The map also shows the now mostly off-limits Umbrella Rock at Point Park, and nearby West Brow on the mountain, which was the location of “many beautiful homes and gardens.” And Mr. Baisden mentions that the Tennessee River was “too thick to navigate – too thin to cultivate” in those pre-TVA days.
Of the then-operating Fort Oglethorpe cavalry post, he writes that the “cavalry rides there, as well as the debutantes,” and that “polo is played there in season.”
The map also features mini-paintings of familiar local landmarks, including the John Ross House and the Patten Chapel at the University of Chattanooga.
It is known Mr. Baisden did the map, because it said “Frank Baisden pinxit,” which is Latin for “Frank Baisden painted it.”
At the time the map was being published, Mr. Baisden was only in his mid-20s and just a year or two removed from founding the art department at UC, later UTC.
Born in the Atlanta community of East Point in 1904, he had grown up in Chattanooga and graduated from Chattanooga “City” High School on East Third Street as the class poet.
He went on to study at the Philadelphia Academy of Fine Arts and also studied art abroad in a number of countries. He also taught at Bright School, the independent elementary school then in Fort Wood, and was active in the Chattanooga Art Association, which went on to start what is now known as the Hunter Museum of American Art.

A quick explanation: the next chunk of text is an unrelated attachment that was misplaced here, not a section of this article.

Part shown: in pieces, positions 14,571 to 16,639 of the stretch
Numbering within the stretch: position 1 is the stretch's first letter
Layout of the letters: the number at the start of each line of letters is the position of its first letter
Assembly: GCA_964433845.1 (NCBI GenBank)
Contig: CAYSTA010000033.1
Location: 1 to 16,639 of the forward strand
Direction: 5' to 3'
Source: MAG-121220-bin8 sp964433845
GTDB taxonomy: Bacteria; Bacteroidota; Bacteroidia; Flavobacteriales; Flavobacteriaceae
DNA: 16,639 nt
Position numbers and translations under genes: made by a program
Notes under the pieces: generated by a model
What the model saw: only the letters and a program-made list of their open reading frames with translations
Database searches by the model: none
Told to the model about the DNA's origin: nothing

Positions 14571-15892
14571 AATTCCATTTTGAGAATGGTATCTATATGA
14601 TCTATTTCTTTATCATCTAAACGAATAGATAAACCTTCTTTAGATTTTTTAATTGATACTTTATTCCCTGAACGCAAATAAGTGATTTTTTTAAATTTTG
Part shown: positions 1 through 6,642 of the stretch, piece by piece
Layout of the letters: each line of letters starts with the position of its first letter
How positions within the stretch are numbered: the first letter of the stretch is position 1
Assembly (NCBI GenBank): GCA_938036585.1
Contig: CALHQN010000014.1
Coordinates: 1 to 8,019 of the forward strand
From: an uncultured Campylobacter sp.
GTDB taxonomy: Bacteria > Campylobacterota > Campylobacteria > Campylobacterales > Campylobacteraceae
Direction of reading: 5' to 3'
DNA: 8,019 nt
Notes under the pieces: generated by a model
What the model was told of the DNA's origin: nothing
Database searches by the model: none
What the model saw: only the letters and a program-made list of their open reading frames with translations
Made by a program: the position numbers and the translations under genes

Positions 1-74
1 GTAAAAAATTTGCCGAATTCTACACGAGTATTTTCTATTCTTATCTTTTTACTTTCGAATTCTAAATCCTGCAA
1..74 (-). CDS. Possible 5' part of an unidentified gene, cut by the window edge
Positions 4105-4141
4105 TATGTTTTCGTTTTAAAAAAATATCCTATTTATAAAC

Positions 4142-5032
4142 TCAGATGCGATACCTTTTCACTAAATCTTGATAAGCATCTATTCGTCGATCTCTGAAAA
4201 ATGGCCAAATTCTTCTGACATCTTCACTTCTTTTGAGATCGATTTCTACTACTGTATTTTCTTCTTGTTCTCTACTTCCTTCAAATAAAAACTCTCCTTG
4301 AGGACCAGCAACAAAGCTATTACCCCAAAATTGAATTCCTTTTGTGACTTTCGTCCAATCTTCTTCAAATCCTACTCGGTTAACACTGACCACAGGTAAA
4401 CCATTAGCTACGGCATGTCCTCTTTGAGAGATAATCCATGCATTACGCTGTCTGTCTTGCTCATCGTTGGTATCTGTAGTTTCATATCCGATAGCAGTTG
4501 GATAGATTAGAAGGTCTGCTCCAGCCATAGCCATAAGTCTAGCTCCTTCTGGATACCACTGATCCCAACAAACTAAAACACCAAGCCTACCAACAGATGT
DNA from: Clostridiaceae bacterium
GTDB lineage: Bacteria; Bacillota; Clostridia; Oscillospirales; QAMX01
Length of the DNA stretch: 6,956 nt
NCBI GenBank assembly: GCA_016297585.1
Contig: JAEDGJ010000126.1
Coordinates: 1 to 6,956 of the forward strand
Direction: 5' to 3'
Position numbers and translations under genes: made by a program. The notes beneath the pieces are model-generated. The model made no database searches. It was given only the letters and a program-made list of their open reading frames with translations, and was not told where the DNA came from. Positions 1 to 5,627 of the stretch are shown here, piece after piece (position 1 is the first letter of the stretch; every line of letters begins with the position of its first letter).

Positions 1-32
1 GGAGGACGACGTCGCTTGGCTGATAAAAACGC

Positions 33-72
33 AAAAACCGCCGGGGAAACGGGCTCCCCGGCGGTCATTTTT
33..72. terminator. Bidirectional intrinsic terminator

Single at the time the map was done, he was re-introduced to his future wife, the former Kay Rolin, while giving an art talk during an exhibition at UC during the World War II era. At the time, she was a Women’s Army Corps (WAC) member working at Fort Oglethorpe in public relations.
Mr. Baisden had actually met his wife while in school in her former home area of Philadelphia. She had been an outstanding field hockey player as a young woman and also worked in theater productions with the noted and innovative Group Theatre, with which former Chattanoogan Dorothy Patten was involved.
The couple had no children.
During the war, Mr. Baisden had served in Europe painting decoy tanks and troops to distract the German army, his obituary said.
Over the years, the Baisdens lived in such places as Mexico, and also ran an orange orchard in Vero Beach, Fla. He had an art studio at New Salem on Lookout Mountain, and they also lived there, as did fellow artist Fannie Mennen of Plum Nelly art show distinction.
In addition to his work that was sold to private clients, he was involved in the “arts in embassies” program headed up by Nancy Kefauver, wife of Sen. Estes Kefauver from Chattanooga. Mr. Baisden had many exhibits of his work at various places over the years, including his later home in the former St. Barnabas retirement facility next to St. Paul’s Episcopal Church in downtown Chattanooga.